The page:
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Ghazali, Abu Hamid al-

Source:
The Islamic World: Past and Present What is This? Accessible coverage of Islam from the seventh century to the twenty-first century

    Ghazali, Abu Hamid al-

    1058 – 1111

    Theologian,

    legal scholar, and

    mystic

    Few individuals in the history of Islamic learning have had as profound an influence as medieval theologian, legal scholar, and mystic Abu Hamid al-Ghazali. His major work pulled together the various strands of the Islamic sciences so well that scholars ever since have admired it. Born in 1058 in Tus, in the province of Khurasan in northeast Iran, al-Ghazali gained distinction in the court of the Seljuk vizier Nizam al-Mulk. At age 34, he became a professor of law at the Nizamiyah college in Baghdad. After teaching for several years, however, al-Ghazali suddenly lost his faith in purely intellectual matters and suffered what the modern world would call a ner-vous breakdown. He became paralyzed and even lost his ability to speak. After leaving his position at the college, he spent 11 years traveling, meditating, and reflecting. By the time he returned, he had found the object of his search—in the practice of Sufism.

    In his autobiography, Deliverer from Error, al-Ghazali explained that conventional theologians, philosophers, and teachers all claimed to possess the truth but in reality wasted time in pointless discussions. In al-Ghazali's view, only the Sufis walked the right path. The Sufis combined knowledge with action, had sincerity of purpose, and actually experienced the serenity and contentment that comes from God's illumination of the human heart. With this new understanding, al-Ghazali set out to identify and analyze the circumstances that helped or hindered a person seeking to live a good life. His search resulted in his best-known work, The Revival of the Religious Sciences, which integrates all the major components of Islam: theology, law, ethics, and mysticism. Al-Ghazali sought to simplify the understanding of Islam. He believed that to be a good Muslim it is not necessary to understand the more complex matters that interest theologians. It is enough, he insisted, simply to believe the teachings of God as told to the Prophet and recorded in the Qur'an.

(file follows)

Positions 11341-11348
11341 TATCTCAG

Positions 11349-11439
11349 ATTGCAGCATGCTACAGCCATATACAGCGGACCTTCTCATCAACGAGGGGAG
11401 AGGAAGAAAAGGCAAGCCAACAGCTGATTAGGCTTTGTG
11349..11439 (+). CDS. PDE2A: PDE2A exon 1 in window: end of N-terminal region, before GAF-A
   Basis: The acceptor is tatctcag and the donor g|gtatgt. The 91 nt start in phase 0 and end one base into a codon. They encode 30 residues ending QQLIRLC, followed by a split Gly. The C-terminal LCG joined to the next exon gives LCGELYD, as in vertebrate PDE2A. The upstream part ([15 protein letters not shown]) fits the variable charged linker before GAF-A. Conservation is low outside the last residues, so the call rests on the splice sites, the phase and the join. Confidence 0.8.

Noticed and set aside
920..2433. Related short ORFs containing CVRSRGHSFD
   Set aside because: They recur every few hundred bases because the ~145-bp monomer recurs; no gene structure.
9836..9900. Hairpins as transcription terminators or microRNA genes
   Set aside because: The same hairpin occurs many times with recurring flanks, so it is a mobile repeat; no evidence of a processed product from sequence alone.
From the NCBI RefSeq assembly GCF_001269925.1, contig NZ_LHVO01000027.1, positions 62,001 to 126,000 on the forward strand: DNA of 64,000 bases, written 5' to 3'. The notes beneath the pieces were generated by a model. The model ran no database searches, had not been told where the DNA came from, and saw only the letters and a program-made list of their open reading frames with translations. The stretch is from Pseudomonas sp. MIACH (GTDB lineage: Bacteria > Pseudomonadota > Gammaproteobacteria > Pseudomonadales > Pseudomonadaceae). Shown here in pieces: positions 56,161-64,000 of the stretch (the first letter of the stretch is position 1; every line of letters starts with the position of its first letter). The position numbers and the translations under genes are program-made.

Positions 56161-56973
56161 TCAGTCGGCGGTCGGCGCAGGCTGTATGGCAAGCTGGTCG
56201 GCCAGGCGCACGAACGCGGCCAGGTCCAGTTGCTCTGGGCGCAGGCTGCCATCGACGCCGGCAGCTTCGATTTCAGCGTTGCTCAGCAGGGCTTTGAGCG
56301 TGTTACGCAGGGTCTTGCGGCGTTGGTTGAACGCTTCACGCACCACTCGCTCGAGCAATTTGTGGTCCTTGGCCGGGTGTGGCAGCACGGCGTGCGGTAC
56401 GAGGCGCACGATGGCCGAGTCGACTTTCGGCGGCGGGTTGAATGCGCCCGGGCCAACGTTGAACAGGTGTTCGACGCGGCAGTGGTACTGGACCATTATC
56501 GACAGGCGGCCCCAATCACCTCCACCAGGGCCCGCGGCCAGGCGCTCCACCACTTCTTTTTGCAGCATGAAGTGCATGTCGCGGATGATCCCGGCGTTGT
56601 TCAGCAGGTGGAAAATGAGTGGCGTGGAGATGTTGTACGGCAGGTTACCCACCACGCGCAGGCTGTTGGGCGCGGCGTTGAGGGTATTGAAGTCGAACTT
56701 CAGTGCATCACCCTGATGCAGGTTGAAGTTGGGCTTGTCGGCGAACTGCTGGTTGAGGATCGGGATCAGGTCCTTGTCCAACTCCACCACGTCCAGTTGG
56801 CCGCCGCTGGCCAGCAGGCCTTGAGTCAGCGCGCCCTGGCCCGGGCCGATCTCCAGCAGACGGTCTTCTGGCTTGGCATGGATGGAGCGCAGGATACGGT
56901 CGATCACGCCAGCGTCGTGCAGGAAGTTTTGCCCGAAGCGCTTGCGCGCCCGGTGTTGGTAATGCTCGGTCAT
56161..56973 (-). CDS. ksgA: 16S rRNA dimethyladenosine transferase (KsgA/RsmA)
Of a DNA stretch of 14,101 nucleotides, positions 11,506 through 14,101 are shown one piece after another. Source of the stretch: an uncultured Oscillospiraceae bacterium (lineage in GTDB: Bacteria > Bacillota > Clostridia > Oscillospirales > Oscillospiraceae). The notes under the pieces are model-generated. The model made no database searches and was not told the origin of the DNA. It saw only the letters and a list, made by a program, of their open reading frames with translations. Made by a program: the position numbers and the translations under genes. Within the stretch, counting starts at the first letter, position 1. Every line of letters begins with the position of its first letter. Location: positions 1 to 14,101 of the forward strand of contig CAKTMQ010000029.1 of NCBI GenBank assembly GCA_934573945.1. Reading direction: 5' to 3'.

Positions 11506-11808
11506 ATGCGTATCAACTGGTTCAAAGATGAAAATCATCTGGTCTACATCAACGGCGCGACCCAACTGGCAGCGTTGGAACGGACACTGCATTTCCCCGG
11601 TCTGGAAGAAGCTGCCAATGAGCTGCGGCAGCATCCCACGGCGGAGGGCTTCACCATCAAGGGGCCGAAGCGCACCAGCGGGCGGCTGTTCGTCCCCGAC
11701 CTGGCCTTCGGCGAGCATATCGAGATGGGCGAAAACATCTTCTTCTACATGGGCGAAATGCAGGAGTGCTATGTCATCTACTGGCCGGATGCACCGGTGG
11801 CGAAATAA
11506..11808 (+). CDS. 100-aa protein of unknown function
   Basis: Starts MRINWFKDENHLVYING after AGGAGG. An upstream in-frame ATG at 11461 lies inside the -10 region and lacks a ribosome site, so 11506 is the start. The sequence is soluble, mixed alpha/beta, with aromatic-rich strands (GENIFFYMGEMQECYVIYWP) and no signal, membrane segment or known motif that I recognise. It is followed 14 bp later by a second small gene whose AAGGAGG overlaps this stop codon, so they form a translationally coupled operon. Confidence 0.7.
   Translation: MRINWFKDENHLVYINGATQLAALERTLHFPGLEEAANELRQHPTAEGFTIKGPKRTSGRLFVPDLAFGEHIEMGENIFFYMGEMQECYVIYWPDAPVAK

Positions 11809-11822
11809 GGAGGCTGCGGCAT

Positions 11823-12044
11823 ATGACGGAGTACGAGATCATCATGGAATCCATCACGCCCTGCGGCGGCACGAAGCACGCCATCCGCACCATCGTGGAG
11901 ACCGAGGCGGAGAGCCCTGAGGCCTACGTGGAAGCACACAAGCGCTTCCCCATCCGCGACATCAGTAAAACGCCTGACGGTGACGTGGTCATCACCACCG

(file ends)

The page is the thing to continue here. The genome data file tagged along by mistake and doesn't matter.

Al-Ghazali was also interested in social reforms. In his works, he criticized Muslim scholars who focused too heavily on abstract matters while ignoring the practical needs of the common people. He also condemned the wealthy for their lack of concern for the poor.

    A popular and respected thinker during his lifetime, al-Ghazali's enlightened approach to his subject, his sincerity and objectivity, and his progressive tone ensure the lasting appeal of his work. He is one of the writers whose work has received much attention from Western as well as Muslim scholars. See also Philosophy; Sufism; Theology.

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